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Using Scrap Drywall as a Soil Amendment`

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Using Scrap Drywall as a Soil Amendment`

Unread postby SpringCreekFarm » Mon 15 Jun 2009, 08:51:06

I haven't done any research on this so don't flame me for my laziness. I'd rather toss it out to you folks first to see what you think.

I've been working at my rental house recently and have a small pile of drywall wallboard left over. I was wondering if this stuff could be used as a soil amendment. From what I remember reading somewhere, gypsum is used for increasing acidity so I was wondering if I were to use this to prep an area for blueberries if that would be a good idea or not. I'm not sure what else is in wallboard and whether or not it would be useful. The paper clearly isn't a problem.

Any thoughts on using old drywall and how one might physically facilitate this?
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Re: Using Scrap Drywall as a Soil Amendment`

Unread postby dunewalker » Mon 15 Jun 2009, 09:01:35

Apparently, some drywall, made in China, uses fly ash from coal plants:
"According to ChineseDrywall.com, compounds such as butanethial, carbonyl sulfide, hydrogen sulfide, mercaptan, methylthio pyridone, sulfuric acid, sulfurous acid, sulfur dioxide and stronium sulfide have been found in Chinese drywall.

So far, the Florida Department of Health has said that levels of toxins are not high enough to pose an “imminent or chronic health problem at this time,” but the U.S. EPA has previously declared many of those compounds to be toxic.

The U.S. government does not regulate chemical ingredients in imported drywall, and investigations into why Chinese drywall may be emitting sulfur and other fumes are ongoing. However, theories suggest fumigants sprayed on the drywall and material inside it could be one reason.

Further, drywall is typically made from gypsum, a type of mineral that is either mined or manufactured from the byproducts of coal-fired power plants. The tainted drywall, on the other hand, may be made from fly ash, a coal byproduct that is less refined and typically used to make concrete."

http://www.sixwise.com/Newsletters/2009 ... rywall.htm
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Re: Using Scrap Drywall as a Soil Amendment`

Unread postby Pops » Mon 15 Jun 2009, 09:26:57

It is also good to break up a sticky soil and I've used it with some effect - it's the only good thing about doing drywall!

From what I read about the bad China drywall (for what thats worth) it wasn't the stuff you get at Ho Depot but was only stuff sold wholesale to contractors.

One thing I would advise against is messing with demo drywall - if it was installed before '70-something, it, the mud & tape are all full of asbestos.
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Re: Using Scrap Drywall as a Soil Amendment`

Unread postby WisJim » Mon 15 Jun 2009, 09:28:26

I have been using scrap drywall for decades with no noticeable ill effects. I have done a little research on the subject, most before the advent of easy internet searches, but I end up using so little drywall on the garden compared to the size of the garden, and I try not to use it anywhere frequently, so I decided not to worry about it. I would guess that I have used the equivalent of half a 4x8 foot sheet or less every year on a half acre garden.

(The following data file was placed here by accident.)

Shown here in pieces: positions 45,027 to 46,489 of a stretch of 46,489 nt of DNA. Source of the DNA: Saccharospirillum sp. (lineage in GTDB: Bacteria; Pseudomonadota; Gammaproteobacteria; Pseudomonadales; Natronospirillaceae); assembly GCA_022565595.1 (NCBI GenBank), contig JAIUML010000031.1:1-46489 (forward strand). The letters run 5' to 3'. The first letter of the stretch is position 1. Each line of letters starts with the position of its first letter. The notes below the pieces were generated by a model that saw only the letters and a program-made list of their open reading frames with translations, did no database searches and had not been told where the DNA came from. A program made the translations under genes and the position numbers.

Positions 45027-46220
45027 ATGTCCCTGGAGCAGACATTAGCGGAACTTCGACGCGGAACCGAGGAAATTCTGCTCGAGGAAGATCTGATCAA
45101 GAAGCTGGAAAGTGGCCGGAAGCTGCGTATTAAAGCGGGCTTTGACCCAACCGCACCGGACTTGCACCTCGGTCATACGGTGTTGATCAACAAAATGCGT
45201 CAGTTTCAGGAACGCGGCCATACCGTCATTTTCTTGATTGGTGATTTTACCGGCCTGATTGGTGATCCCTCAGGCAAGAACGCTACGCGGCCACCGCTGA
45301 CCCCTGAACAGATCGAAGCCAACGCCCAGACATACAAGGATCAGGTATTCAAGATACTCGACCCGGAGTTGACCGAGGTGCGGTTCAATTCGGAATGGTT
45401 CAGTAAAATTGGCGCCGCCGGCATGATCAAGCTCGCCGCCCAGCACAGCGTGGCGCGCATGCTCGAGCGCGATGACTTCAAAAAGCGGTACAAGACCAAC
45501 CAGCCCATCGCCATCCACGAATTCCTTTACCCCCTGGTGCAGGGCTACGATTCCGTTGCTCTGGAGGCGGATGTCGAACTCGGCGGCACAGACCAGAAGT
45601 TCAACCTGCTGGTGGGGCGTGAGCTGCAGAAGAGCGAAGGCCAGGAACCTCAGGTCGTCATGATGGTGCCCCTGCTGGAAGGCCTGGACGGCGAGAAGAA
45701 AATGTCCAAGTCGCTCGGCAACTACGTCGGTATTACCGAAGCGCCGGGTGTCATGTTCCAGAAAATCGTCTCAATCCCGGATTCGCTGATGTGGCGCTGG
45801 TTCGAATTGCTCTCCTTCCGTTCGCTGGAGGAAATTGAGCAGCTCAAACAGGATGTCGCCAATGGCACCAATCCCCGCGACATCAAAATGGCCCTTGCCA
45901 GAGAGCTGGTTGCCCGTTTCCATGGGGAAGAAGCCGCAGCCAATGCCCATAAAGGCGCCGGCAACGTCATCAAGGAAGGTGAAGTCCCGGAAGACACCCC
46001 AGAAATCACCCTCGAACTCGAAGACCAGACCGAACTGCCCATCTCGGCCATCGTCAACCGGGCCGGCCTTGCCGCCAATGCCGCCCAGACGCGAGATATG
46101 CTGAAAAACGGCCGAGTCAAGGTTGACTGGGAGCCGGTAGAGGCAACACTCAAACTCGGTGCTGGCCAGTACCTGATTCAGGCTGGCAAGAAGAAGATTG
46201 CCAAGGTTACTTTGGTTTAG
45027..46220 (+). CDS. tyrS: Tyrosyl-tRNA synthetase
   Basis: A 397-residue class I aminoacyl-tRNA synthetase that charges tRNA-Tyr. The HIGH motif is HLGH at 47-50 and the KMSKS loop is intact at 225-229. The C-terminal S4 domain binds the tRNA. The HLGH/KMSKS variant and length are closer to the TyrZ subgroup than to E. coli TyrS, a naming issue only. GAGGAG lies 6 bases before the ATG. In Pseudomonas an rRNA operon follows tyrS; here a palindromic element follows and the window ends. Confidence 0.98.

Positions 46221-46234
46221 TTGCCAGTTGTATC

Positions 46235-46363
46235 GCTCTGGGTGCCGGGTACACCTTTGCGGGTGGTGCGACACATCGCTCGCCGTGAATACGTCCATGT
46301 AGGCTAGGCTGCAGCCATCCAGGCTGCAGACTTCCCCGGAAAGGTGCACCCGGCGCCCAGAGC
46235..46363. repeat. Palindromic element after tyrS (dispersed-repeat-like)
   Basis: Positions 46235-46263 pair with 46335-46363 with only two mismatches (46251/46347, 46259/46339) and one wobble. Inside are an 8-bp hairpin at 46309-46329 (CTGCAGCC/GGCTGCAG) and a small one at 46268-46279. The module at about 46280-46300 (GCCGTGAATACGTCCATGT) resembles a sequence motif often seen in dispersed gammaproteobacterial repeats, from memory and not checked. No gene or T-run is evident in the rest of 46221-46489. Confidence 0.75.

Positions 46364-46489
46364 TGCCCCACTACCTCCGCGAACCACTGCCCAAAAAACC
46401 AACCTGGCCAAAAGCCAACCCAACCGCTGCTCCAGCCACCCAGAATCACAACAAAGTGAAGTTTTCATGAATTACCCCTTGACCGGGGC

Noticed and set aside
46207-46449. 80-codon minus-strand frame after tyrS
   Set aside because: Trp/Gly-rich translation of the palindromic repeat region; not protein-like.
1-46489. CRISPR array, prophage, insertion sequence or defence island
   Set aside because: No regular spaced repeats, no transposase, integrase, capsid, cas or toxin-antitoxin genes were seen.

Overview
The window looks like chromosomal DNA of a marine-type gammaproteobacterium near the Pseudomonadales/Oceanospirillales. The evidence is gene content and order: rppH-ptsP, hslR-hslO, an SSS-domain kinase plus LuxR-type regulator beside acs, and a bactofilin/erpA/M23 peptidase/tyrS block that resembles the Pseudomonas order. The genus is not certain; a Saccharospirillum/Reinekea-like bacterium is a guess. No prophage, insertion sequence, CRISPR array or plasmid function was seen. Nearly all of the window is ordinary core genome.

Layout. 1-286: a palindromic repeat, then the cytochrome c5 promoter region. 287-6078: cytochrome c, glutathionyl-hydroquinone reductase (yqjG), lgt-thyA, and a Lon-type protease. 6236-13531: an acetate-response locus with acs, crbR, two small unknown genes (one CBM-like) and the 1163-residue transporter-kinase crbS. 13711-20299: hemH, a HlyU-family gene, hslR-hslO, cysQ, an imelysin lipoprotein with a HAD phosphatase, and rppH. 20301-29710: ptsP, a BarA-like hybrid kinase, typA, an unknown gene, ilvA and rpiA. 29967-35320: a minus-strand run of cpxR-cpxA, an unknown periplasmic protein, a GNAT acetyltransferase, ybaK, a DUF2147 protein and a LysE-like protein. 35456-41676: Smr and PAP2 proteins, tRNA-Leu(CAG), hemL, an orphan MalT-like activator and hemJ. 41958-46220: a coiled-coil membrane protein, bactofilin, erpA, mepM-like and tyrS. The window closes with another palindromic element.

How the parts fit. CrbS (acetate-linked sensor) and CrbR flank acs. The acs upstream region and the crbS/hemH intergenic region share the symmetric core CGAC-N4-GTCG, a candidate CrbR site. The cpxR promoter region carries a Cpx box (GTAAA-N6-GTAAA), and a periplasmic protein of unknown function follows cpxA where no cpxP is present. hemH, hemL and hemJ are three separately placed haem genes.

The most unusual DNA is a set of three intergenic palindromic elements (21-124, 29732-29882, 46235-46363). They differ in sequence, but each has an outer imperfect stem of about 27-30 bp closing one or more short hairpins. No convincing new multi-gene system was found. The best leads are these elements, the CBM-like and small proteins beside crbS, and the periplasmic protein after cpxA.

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Re: Using Scrap Drywall as a Soil Amendment`

Unread postby dunewalker » Mon 15 Jun 2009, 10:06:49

WisJim wrote:I have been using scrap drywall for decades with no noticeable ill effects.


On the question of chemical contamination, I'm not sure this approach is a valid defense of practices. I've been ingesting DDT for more than 60 years with no apparent ill effects, so I might make a similar claim about the dangers of DDT, or lead in gasoline. When in doubt, I think the best measure is to "do without". If one is pursuing "organic practices" in agriculture, using drywall would almost certainly nullify any claims to such, as it's a manufactured product not with organic standards in mind. Any possible additives during the manufacturing process, ie for fireproofing, mold control, etc. haven't been necessarily analyzed for environmental effects, except by complaint.
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Re: Using Scrap Drywall as a Soil Amendment`

Unread postby aflatoxin » Mon 15 Jun 2009, 10:21:20

I've worked in Drywall plants. Here is what is in most plain ol' drywall:

Gypsum
Glass fiber
Silica
Starch
Latex
Paper

The waterproof and other special types have other materials as well.
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Re: Using Scrap Drywall as a Soil Amendment`

Unread postby kpeavey » Mon 15 Jun 2009, 10:40:17

It can be done, but it won't get past organic certification.
I'd advise against it if the stuff has been painted.
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Re: Using Scrap Drywall as a Soil Amendment`

Unread postby pup55 » Mon 15 Jun 2009, 11:16:05

In the late eighteenth and early nineteenth century, Nova Scotia gypsum, often referred to as plaister, was a highly sought fertilizer for wheat fields in the United States. It is also used in ameliorating sodic soils

[url]
http://en.wikipedia.org/wiki/Gypsum [/url]

I want to invent a giant piece of equipment that will basically grind up an entire house at once..... wood, stone, nails, glass, everything.... They have those giant drills that they used to create the English Channel tunnel, and also, the Big Dig....